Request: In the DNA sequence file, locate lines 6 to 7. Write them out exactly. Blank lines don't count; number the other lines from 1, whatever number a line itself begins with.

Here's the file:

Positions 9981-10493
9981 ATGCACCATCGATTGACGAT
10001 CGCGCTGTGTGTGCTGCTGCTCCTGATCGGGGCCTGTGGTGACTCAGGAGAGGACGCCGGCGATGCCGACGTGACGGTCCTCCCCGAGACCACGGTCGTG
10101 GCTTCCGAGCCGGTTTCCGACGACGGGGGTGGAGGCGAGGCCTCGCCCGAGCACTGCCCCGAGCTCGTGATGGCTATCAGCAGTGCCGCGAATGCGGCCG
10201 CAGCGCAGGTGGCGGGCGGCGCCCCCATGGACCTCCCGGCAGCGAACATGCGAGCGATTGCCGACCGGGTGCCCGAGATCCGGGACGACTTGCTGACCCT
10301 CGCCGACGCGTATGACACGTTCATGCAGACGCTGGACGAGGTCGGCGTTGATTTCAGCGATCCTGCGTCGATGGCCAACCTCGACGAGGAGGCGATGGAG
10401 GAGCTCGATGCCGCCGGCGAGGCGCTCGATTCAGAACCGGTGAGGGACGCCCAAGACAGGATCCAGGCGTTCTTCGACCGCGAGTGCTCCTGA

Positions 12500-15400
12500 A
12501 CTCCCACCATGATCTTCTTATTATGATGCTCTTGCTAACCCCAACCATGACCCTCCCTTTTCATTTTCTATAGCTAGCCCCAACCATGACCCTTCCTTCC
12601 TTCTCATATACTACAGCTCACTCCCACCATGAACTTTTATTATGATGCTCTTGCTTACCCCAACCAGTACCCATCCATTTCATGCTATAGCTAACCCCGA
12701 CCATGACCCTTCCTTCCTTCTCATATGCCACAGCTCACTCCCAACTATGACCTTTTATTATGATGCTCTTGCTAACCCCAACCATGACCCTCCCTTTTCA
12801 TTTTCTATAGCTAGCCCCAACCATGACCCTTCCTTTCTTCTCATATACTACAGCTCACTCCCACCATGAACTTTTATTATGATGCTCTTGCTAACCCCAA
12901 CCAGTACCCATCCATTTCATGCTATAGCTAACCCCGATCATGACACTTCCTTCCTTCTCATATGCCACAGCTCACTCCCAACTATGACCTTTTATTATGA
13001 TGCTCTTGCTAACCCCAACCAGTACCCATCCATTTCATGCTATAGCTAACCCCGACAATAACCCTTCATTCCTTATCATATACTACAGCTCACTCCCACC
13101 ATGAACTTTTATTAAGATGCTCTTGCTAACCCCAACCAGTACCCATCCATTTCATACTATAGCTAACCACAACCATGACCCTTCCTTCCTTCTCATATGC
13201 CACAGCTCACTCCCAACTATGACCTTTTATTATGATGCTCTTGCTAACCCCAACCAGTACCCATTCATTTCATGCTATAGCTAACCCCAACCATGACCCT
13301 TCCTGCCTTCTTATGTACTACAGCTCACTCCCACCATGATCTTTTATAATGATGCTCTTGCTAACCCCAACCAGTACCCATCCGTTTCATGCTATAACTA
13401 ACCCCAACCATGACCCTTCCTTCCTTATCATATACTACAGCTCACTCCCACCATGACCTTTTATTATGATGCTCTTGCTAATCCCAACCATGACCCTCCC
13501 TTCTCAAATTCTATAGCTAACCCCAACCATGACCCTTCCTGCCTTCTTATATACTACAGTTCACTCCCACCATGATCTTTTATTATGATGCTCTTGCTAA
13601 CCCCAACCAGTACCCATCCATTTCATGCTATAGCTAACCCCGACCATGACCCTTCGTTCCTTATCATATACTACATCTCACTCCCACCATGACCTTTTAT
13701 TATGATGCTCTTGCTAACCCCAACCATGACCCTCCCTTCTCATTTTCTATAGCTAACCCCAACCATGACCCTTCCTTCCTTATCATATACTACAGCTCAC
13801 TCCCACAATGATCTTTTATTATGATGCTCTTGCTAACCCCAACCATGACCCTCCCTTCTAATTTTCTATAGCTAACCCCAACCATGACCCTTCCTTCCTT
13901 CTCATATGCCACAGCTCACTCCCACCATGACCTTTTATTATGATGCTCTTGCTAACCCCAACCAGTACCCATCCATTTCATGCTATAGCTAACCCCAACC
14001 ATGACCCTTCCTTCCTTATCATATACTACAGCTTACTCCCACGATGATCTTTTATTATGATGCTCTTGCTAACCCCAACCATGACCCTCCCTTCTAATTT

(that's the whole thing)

10301 CGCCGACGCGTATGACACGTTCATGCAGACGCTGGACGAGGTCGGCGTTGATTTCAGCGATCCTGCGTCGATGGCCAACCTCGACGAGGAGGCGATGGAG
10401 GAGCTCGATGCCGCCGGCGAGGCGCTCGATTCAGAACCGGTGAGGGACGCCCAAGACAGGATCCAGGCGTTCTTCGACCGCGAGTGCTCCTGA